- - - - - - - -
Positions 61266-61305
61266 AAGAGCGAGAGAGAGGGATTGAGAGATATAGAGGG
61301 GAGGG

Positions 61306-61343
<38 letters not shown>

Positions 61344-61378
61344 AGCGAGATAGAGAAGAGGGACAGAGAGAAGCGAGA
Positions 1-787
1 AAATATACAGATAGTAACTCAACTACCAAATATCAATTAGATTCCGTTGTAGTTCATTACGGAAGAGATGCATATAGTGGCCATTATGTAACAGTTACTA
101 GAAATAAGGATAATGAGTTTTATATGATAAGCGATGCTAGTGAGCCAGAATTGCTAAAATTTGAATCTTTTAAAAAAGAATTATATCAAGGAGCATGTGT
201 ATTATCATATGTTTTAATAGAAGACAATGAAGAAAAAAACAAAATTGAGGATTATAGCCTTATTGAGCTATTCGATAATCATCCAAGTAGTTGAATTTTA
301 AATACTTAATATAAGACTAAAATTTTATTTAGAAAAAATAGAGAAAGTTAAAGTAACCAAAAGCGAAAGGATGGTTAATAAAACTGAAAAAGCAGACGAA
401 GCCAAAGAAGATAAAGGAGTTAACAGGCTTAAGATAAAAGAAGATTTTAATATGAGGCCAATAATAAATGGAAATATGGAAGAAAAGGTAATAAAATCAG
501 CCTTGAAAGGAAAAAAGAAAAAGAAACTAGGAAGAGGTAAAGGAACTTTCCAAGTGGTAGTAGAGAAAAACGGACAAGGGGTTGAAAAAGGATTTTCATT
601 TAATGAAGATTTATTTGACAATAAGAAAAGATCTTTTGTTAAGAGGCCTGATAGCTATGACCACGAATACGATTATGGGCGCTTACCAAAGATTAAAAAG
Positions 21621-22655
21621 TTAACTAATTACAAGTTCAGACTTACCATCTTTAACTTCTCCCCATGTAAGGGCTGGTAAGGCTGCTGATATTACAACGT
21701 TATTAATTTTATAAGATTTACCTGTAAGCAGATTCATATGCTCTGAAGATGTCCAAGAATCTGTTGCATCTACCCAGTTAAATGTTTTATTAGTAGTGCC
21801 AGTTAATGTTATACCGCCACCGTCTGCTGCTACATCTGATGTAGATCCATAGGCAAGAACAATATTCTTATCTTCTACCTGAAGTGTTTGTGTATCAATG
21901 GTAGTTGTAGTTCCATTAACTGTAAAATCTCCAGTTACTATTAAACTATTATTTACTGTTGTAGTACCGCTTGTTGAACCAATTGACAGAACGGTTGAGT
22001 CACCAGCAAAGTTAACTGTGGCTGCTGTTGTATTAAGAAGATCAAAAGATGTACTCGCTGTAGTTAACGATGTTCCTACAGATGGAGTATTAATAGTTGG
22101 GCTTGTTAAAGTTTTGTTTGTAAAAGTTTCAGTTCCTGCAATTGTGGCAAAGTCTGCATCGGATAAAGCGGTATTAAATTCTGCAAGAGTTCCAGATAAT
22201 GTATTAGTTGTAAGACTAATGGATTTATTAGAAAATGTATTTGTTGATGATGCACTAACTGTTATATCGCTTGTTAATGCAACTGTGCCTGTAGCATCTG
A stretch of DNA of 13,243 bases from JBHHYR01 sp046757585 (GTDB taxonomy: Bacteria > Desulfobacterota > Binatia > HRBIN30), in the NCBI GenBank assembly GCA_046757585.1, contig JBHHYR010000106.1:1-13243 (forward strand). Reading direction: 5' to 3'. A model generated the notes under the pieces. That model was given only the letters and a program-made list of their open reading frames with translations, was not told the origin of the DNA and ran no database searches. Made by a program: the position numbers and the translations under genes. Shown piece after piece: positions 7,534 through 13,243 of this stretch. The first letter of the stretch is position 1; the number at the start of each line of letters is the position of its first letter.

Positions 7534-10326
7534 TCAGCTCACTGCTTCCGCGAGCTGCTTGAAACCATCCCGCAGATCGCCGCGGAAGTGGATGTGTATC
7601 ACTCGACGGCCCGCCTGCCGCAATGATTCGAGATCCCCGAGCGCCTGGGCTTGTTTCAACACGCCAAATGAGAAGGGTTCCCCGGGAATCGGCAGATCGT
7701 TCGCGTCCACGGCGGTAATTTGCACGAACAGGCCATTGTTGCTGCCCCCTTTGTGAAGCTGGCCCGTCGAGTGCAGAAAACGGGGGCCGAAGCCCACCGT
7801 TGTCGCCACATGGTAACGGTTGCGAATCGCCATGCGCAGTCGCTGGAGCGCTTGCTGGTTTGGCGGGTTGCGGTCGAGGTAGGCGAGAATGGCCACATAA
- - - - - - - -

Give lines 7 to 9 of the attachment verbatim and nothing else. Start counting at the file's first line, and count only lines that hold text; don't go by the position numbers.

61344 AGCGAGATAGAGAAGAGGGACAGAGAGAAGCGAGA
Positions 1-787
1 AAATATACAGATAGTAACTCAACTACCAAATATCAATTAGATTCCGTTGTAGTTCATTACGGAAGAGATGCATATAGTGGCCATTATGTAACAGTTACTA